Thanks to the suitably diverse airline and passenger mix, Chris Dinsdale, the new, recently appointed CEO of Budapest Airport Zrt. expects a faster traffic recovery than at other airports in the region. In the interview with airportal.hu, he stated that the construction of the new passenger hall could commence in 2025, and they would like to temporarily reopen Terminal 1 until then, with the addition of a pier. The planned multistory car park will be constructed in a slightly different location, and a complex public transport hub is planned in its place, which will be connected to the future railway station.
We must rewrite the airport’s medium and long-term strategy, and we need to review whether our earlier objectives and visions are still correct, or need to be replaced. The crisis has overwritten everything; we must adapt our concepts, priorities, business plans and development schedule. We cannot ignore global trends either; sustainability, the user experience, digitization, changing communication platforms, to name a few, all shape our operation on a daily basis. We must continue to develop in these areas and examine them with an open mind that is accepting of change. We have always set ambitious targets which drive and shape the entire company and its ecosystem. We’ve had a very difficult two and a half years, we have drawn a lot of conclusions from these events, which has ultimately transformed our corporate culture and approach. We need to open a new page in 2021 and the team is ready for that.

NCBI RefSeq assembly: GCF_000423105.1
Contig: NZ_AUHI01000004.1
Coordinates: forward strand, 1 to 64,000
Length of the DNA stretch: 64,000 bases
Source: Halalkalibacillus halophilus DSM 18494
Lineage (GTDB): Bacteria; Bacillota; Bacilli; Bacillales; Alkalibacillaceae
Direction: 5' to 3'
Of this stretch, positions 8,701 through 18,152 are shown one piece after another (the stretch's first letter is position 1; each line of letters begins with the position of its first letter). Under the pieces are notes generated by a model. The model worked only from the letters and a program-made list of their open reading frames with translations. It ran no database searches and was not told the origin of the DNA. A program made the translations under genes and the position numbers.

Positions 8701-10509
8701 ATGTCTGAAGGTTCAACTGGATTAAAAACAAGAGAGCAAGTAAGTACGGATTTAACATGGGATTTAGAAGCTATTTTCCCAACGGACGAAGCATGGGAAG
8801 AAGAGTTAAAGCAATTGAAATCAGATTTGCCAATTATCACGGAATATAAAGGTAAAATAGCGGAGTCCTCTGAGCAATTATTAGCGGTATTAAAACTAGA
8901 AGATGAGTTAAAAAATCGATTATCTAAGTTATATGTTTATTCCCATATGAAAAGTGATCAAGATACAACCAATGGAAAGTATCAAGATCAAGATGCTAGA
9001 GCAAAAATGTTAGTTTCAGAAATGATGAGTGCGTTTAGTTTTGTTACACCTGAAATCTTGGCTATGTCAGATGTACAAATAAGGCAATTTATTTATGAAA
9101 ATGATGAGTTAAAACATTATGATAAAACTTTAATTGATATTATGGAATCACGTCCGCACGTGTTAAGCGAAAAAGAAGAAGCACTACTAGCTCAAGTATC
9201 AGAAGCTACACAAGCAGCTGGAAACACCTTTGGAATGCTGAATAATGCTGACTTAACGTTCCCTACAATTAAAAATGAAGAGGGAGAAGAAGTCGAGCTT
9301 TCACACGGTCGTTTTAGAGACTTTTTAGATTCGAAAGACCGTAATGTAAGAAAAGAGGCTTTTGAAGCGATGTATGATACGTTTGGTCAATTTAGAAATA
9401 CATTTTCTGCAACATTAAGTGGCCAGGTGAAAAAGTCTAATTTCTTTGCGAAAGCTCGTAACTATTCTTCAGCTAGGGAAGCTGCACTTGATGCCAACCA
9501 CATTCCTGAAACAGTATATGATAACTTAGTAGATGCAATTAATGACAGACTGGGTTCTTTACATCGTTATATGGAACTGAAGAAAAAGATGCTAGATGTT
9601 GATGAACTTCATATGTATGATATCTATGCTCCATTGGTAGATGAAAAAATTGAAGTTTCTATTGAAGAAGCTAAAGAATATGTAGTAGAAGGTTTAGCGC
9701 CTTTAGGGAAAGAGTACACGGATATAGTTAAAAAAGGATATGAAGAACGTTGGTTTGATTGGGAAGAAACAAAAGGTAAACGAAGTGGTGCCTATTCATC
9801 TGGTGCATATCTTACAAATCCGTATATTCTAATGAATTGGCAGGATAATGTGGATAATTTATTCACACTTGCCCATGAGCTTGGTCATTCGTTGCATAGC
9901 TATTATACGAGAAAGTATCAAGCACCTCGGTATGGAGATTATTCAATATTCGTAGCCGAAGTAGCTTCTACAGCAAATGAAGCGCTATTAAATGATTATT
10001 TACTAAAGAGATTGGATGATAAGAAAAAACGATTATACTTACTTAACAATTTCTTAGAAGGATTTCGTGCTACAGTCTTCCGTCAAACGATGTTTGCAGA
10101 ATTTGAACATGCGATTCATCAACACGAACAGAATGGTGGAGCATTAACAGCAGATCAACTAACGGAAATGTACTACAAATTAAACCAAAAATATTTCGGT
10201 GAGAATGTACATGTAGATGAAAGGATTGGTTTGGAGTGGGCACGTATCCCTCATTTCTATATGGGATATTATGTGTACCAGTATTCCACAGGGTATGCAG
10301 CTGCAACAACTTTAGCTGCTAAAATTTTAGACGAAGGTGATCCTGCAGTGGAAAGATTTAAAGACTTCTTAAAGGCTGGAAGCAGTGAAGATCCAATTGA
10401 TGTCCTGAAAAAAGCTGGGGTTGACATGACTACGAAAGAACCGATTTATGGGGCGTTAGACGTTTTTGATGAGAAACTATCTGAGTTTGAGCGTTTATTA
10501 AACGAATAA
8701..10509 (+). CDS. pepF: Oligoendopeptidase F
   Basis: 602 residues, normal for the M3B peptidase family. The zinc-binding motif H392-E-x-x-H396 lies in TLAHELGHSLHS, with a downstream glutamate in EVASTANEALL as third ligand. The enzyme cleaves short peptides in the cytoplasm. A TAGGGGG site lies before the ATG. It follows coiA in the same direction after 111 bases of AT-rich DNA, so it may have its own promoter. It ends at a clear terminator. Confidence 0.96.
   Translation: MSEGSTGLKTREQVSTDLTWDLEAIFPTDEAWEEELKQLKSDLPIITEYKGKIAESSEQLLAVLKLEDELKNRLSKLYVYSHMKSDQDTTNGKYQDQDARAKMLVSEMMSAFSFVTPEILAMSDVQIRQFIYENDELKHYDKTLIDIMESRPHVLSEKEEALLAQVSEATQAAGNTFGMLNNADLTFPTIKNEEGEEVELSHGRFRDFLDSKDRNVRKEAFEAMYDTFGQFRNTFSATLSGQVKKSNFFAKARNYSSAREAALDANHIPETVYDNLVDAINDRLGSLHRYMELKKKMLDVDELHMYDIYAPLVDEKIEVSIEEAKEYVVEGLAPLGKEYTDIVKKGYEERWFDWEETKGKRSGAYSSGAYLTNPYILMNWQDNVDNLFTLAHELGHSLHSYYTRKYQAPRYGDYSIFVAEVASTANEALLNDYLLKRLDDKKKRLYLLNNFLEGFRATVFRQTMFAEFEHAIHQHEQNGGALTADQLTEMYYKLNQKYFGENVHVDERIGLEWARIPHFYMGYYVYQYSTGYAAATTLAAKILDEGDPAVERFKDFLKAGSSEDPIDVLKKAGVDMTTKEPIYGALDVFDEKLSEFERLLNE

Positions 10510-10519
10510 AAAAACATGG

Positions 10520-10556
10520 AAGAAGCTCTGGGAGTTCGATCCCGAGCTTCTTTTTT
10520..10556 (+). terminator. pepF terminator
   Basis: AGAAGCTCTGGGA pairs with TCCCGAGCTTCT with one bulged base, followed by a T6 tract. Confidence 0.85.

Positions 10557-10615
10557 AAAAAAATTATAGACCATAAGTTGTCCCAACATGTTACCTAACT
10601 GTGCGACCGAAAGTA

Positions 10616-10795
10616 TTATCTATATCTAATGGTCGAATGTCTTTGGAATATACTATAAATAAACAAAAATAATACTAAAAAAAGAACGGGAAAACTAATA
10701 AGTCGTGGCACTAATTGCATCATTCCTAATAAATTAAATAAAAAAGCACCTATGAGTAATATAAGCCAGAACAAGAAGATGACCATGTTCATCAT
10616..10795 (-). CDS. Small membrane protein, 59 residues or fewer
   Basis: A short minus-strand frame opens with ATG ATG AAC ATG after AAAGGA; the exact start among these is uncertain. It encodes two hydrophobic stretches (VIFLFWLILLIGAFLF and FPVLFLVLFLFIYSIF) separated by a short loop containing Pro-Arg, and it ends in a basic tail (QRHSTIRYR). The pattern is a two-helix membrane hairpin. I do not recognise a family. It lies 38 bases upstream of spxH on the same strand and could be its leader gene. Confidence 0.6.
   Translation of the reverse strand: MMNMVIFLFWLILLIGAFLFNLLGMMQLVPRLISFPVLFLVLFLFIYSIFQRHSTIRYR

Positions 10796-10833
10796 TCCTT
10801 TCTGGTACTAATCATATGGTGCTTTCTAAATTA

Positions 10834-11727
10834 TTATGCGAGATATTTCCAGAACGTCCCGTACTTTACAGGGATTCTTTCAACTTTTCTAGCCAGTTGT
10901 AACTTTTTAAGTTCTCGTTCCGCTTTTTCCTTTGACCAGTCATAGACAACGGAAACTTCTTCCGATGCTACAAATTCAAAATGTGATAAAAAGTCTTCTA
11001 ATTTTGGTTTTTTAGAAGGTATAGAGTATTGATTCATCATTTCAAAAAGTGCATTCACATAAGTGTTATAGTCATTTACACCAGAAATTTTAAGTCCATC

Budapest Airport is continuously competing with other airports in the region and beyond, as airlines decide on which destinations to operate based on profitability. Airlines have the ability to create demand, as they market the most profitable destinations. While other airports increased their prices in 2021, BUD kept them unchanged, and worked out a new, multi-year incentive scheme together with the airlines already in 2020 that is designed to support a quick recovery.
It is likely that airports will have to comply with various health regulations, not only in the short term but also going forward, as part of our normal operations. This would mean, for example, that some of the measures introduced earlier may need to be maintained longer term, or that the vaccination and the COVID testing of passengers need to be checked before traveling or upon arrival.
We have been preparing for months for the expected ramp-up of traffic, while a multitude of developments have been implemented at the airport in the past two years; more than ever before. A new passenger pier, reconfigured and refurbished interior spaces, capacity expansions, along with the refurbishment and expansion of infrastructure. We are continuously discussing with our service partners – primarily the ground handlers, who perform several passenger processes, such as check-in, baggage loading / off-loading and bussing – on how we can comply fully with the modified regulations and still keep travel enjoyable.
That’s what we see at the moment, but it is also possible that the next few months will bring new measures.
The conditions of reopening are still shaping up in Hungarian, foreign and airline regulations; we will have to adjust to these. So flexibility will be key in the coming period; airports that can adapt quickly to the current, very fluid environment will have a competitive advantage over others.